History of the School

The International Maple Syrup Institute Maple Grading School began as the New England Maple Grading School and was the brainchild of Henry Marckres, Vermont Agency of Agriculture, Food and Markets; Sumner Dole, University of New Hampshire Cooperative Extension; and Kathy Hopkins, University of Maine Cooperative Extension.  Armed with a grant from the Maine Agricultural Center and support from Leader Evaporator, the International Maple Syrup Institute and the Maple Digest, the first school was delivered in 2004 in Lancaster, NH.  It was intended to be a one-time presentation but because of continuing demand it has been held annually and has been adopted by the International Maple Syrup Institute as a signature event offered in accordance with the IMSI mission to protect the quality and integrity of maple products.  Its location has moved around to make it more accessible to producers across North America.

Numerous condensed versions have been offered both by IMSI faculty and by other Extension personnel who have attended the school.  Schools have been offered in eight states and three provinces.  Newsletter articles, producer reference cards, and continuing discussion on maple grades and grading topics have kept producers interested in participating in the school and in producing the best quality maple products possible.  The continued success of the school has helped promote the wholesome image of the maple industry and shown that its participants are high-quality producers of unique products.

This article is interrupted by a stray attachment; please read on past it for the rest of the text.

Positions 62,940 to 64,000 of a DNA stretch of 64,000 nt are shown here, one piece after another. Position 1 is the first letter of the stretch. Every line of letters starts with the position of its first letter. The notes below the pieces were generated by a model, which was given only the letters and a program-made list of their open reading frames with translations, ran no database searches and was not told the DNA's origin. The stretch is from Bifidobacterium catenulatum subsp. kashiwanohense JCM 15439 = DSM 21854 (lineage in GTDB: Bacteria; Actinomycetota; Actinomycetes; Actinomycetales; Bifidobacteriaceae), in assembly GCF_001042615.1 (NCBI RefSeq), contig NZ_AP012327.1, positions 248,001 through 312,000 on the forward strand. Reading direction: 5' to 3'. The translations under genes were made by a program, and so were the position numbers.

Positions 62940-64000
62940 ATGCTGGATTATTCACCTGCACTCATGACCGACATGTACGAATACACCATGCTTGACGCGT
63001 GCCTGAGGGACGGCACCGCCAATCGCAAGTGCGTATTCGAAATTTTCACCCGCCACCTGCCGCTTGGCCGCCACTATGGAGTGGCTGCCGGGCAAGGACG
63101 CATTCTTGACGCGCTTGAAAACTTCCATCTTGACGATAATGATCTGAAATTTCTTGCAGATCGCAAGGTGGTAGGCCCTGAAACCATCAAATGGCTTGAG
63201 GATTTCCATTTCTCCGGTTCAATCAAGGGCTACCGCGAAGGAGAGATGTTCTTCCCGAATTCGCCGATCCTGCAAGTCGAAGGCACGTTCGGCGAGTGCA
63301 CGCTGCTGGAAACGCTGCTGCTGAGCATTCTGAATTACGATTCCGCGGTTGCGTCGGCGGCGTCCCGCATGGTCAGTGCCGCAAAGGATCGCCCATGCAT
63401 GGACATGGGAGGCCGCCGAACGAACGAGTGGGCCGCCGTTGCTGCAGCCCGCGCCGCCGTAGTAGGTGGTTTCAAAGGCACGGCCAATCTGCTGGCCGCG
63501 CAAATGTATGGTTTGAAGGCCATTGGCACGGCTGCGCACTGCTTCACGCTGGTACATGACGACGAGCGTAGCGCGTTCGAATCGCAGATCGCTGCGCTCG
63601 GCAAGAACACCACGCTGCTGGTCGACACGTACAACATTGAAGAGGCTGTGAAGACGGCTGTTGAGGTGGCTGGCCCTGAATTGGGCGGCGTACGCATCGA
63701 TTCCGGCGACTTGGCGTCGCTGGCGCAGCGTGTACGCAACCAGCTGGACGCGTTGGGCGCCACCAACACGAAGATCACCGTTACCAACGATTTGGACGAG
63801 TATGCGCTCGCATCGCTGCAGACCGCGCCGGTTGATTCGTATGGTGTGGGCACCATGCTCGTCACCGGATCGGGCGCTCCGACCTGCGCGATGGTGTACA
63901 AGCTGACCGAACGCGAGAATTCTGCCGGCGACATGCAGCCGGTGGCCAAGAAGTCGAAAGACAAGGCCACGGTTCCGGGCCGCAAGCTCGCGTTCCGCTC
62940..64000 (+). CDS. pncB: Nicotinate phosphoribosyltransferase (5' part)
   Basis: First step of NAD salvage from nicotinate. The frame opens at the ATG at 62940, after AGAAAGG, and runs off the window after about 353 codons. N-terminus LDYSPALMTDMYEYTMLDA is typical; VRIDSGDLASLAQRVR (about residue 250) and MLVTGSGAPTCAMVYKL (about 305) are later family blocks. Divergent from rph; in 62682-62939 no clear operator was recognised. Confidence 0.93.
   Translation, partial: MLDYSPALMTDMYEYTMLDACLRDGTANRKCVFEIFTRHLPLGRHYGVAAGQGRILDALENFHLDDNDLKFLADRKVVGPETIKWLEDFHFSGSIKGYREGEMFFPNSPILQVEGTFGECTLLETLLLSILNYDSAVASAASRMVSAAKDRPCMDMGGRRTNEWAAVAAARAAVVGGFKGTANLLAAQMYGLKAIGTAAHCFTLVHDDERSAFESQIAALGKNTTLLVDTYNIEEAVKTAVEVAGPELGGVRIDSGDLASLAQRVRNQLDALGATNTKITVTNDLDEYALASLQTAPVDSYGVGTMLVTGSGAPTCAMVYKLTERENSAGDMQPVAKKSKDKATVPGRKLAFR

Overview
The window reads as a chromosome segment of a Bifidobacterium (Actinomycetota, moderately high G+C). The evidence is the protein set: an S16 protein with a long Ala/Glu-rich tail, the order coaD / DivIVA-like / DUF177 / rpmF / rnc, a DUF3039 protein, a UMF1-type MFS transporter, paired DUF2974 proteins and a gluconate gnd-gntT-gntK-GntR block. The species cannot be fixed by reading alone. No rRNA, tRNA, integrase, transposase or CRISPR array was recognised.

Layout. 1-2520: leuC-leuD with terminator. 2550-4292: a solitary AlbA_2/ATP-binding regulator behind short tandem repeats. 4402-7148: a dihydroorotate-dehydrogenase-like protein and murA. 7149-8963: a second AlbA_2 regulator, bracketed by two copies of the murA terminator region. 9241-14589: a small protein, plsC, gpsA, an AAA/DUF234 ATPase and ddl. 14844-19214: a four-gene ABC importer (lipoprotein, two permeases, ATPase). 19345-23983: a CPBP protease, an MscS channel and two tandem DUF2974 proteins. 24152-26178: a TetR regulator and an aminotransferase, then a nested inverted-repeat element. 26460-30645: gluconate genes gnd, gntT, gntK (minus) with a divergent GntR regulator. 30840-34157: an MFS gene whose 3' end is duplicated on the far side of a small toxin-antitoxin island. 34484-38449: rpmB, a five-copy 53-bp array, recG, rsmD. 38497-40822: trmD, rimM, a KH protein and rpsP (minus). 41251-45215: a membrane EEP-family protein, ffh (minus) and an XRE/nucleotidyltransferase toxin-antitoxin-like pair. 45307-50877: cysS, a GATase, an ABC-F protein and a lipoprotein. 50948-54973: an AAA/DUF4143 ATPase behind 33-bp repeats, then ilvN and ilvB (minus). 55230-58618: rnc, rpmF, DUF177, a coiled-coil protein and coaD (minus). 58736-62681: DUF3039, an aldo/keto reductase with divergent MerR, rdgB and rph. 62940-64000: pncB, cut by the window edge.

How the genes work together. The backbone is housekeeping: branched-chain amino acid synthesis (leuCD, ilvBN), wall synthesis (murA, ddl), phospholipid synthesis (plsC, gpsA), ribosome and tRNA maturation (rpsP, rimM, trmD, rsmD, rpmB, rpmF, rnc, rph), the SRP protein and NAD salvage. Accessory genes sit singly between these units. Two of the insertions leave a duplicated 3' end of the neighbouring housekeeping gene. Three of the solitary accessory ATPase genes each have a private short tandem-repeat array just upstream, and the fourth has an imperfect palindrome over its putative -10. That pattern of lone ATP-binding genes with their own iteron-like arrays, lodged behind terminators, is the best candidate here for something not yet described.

Six years of evaluation results show that 80% of participants (107) have increased their knowledge about producing high quality of syrup by two to six steps on a seven-step scale.  The continuation of the school provides an excellent platform to discuss with and educate the industry about the process of developing some version of a more standardized grading and nomenclature system for pure maple syrup.

The school has received media attention in including news articles by the Associated Press and National Public Radio, as well as local television and print media.